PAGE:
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Bahamas Commits To Information Sharing Agreement With United States

by Amanda Banks,, London

18 December 2003

The Bahamian House of Assembly on Monday unanimously approved a bilateral Tax Information Exchange Agreement (TIEA) with the United States, with the new legislation set to come into force on January 1, 2004.

The conclusion of the agreement means that the Bahamas will achieve permanent Qualified Jurisdiction status. One of the major advantages of this for Bahamian firms will be a 50% reduction in withholding taxes on US-sourced investment income. The US gave The Bahamas provisional QJ status in 2000, but made an extension to the full six years conditional on The Bahamas signing a TIEA with the US before the provisional period expired. This led to extensive negotiations during 2001, which ended in the TIEA being signed in January 2002, according to the Nassau Guardian.

The TIEA will not, however, be retroactive and will only apply on criminal matters from January 1, 2004. Civil tax matters will be covered by the TIEA from January 1, 2006.

Commenting on the agreement earlier in the year, Attorney General Alfred Sears told the Bahamas Institute of Financial Services that the TIEA with the US is an essential weapon with which to combat the threat of money laundering and other financial crime. He also noted that it is vital that the jurisdiction sells itself as a “responsible and significant player” to global regulators and investors alike.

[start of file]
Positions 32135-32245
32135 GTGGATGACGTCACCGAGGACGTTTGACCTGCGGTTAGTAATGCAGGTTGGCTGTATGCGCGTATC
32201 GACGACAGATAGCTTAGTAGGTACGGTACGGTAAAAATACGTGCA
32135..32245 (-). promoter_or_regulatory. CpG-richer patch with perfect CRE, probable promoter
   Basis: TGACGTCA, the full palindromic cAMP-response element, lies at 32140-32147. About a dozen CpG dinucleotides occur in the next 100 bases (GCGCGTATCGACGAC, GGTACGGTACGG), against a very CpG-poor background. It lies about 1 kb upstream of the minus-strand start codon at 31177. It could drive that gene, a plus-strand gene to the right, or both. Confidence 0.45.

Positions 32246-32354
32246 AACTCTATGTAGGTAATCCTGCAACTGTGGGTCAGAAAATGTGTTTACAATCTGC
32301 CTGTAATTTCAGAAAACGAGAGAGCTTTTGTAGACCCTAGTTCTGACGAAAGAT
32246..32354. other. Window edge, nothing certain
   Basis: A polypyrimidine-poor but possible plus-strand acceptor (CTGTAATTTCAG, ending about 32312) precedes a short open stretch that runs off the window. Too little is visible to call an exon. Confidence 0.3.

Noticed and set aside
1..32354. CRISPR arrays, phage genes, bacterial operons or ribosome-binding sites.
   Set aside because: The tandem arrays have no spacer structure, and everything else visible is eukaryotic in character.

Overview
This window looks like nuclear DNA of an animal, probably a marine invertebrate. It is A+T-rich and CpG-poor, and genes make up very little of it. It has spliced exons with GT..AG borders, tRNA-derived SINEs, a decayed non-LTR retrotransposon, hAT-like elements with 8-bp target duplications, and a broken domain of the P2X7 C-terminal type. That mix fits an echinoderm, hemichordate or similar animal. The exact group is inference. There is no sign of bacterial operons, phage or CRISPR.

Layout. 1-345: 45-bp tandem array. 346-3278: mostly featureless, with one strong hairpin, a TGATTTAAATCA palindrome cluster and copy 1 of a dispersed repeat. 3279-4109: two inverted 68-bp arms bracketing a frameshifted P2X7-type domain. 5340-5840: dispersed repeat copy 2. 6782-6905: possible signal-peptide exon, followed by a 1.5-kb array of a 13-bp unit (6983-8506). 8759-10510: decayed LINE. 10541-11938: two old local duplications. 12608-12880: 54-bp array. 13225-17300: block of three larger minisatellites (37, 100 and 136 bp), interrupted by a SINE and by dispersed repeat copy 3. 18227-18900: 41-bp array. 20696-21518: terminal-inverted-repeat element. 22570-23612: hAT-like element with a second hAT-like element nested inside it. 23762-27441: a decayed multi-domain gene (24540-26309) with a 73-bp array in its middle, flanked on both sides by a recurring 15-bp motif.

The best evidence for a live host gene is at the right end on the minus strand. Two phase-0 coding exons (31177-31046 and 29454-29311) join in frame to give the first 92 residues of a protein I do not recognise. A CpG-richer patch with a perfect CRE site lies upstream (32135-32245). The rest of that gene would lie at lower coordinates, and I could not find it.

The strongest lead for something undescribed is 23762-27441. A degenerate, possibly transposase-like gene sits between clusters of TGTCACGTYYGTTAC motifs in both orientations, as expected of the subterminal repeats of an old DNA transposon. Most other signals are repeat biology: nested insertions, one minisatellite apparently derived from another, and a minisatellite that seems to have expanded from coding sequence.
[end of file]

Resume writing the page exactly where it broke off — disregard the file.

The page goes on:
There are a number of main commitments in the broader area of transparency that the Bahamas must adhere to as a result of the agreement. These include: revealing, when required under the agreement (but only after the US has exhausted all reasonable alternative avenues of enquiry) beneficial ownership information to the tax authorities in the case of companies, partnerships and trusts; maintaining audited accounts to internationally accepted standards; and allowing access to banking data for the Bahamian authorities in respect of the TIEA rules.

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